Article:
A transport zone can contain as many clusters as you want. An ESXi host cluster can be in as many transport zones as you want, and it can belong to both types of transport zones at the same time. And yes, you can have as many global transport zones as your heart desires, although you typically don’t deploy more than one or two per NSX Manager. However, you can only have a single universal transport zone. More importantly, both types of transport zones can have ESXi host clusters each with a different vDS selected during Configure VXLAN networking. Again, transport zones matter only for the purpose of letting the NSX Manager know which ESXi hosts should be told about a particular logical switch or universal logical switch.

To create a transport zone, head over to the Logical Network Preparation tab, select the NSX Manager that will own the transport zone, and go to the Transport Zones section. There, click the green + sign. There you can assign the transport zone a name, select its Replication Mode, and choose the ESXi host clusters that will be part of the transport zone. If the NSX Manager is the Primary NSX Manager, you have a check box to turn this transport zone into a universal transport zone, as shown in Figure 4-23.

Figure 4-23

Figure 4-23 Creating a transport zone

As mentioned, Chapter 5 discusses what Replication Mode is. For now, you should know that if you select Multicast or Hybrid you need to create a multicast group pool in the Segment ID section mentioned previously. Finally, after a transport zone is created, you can’t change the transport zone type. However, you can modify it by adding or removing ESXi host clusters from the NSX Manager that owns the association to the vCenter that owns those clusters. If an NSX switch (a logical switch or a universal logical switch) has already been created before the ESXi host cluster is added to the transport zone, NSX Manager automatically updates the newly added ESXi hosts in the ESXi host cluster with the NSX switch information.


To add an ESXi host cluster in a transport zone, return to the Transport Zone section of the Logical Network Preparation tab and select the NSX Manager that prepared the ESXi host cluster that will be added. Select the Transport Zone and click the Connect Clusters icon. Select the ESXi host clusters you want to add and click OK.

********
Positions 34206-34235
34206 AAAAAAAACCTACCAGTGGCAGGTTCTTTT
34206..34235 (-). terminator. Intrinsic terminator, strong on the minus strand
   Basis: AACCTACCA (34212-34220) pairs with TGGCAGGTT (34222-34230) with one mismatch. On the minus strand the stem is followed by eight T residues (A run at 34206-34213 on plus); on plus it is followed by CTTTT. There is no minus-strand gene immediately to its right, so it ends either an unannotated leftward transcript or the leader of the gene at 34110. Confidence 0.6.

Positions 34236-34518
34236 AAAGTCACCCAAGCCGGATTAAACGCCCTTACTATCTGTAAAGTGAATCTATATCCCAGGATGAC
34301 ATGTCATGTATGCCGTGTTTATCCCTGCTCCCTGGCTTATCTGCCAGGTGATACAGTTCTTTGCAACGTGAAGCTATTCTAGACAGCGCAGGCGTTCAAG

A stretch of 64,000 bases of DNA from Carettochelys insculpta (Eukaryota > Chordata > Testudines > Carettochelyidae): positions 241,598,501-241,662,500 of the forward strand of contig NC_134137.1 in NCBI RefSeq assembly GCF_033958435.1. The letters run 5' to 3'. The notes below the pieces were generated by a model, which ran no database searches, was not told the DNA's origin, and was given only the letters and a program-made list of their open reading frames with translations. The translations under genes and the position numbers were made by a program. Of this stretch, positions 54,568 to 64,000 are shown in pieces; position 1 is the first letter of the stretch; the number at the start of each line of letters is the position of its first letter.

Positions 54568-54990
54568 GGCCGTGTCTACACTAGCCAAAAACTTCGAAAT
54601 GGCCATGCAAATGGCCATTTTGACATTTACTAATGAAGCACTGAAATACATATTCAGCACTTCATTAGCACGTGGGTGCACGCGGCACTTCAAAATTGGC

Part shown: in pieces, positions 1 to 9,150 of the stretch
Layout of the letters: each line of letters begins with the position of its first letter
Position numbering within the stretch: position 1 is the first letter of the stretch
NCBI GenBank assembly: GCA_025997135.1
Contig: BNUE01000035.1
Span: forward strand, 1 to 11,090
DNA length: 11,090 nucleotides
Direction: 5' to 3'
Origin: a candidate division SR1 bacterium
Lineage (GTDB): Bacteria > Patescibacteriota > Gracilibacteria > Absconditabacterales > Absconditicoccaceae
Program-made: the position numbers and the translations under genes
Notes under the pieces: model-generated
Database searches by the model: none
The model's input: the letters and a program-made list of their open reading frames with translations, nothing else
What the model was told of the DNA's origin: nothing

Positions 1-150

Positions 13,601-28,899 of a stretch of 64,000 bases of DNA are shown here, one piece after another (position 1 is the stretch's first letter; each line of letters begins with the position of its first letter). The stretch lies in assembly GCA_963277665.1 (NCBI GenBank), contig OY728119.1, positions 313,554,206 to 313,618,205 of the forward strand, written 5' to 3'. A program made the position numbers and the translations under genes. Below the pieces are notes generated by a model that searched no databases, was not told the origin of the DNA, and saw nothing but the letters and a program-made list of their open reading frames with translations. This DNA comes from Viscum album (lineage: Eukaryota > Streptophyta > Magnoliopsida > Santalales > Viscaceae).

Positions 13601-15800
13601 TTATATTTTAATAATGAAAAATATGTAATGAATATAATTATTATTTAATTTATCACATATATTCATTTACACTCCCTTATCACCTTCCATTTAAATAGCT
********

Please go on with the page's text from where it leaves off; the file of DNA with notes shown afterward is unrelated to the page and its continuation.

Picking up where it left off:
To remove an ESXi host cluster from a transport zone, select the transport zone in the Transport Zones section and select the Disconnect Clusters icon. Select the ESXi host clusters you want to remove and click OK. For the operation to succeed, all VMs (powered on or not) in the ESXi host you want to remove must be disconnected from all logical switches that belong to the transport zone. We cover how to disconnect a VM from a logical switch in Chapter 5.

A transport zone that has any logical switches can’t be deleted. The logical switches must be deleted first. We cover how to delete logical switches in Chapter 5. To delete a transport zone, select the transport zone, then select Actions, All NSX User Interface Plugin Actions, and then select Remove.


One more note on this section. It should be clear by now that NSX Manager loves ESXi host clusters. If you add an ESXi host to an already prepared and configured ESXi host cluster, NSX Manager would make sure that the ESXi host gets the NSX VIBs, the VXLAN VMkernel ports get created with the right IP and subnets, and make the new ESXi host aware of any logical switches, and so forth. On the reverse, if you remove an ESXi host from an already prepared and configured ESXi host cluster, the ESXi host would lose its VXLAN VMkernel ports and IPs, and lose knowledge of any logical switches.

That wraps up all the prep work that needs to be done to get your NSX network and security going. The next chapter begins the coverage of the process of actually building stuff that you can put virtual machines on.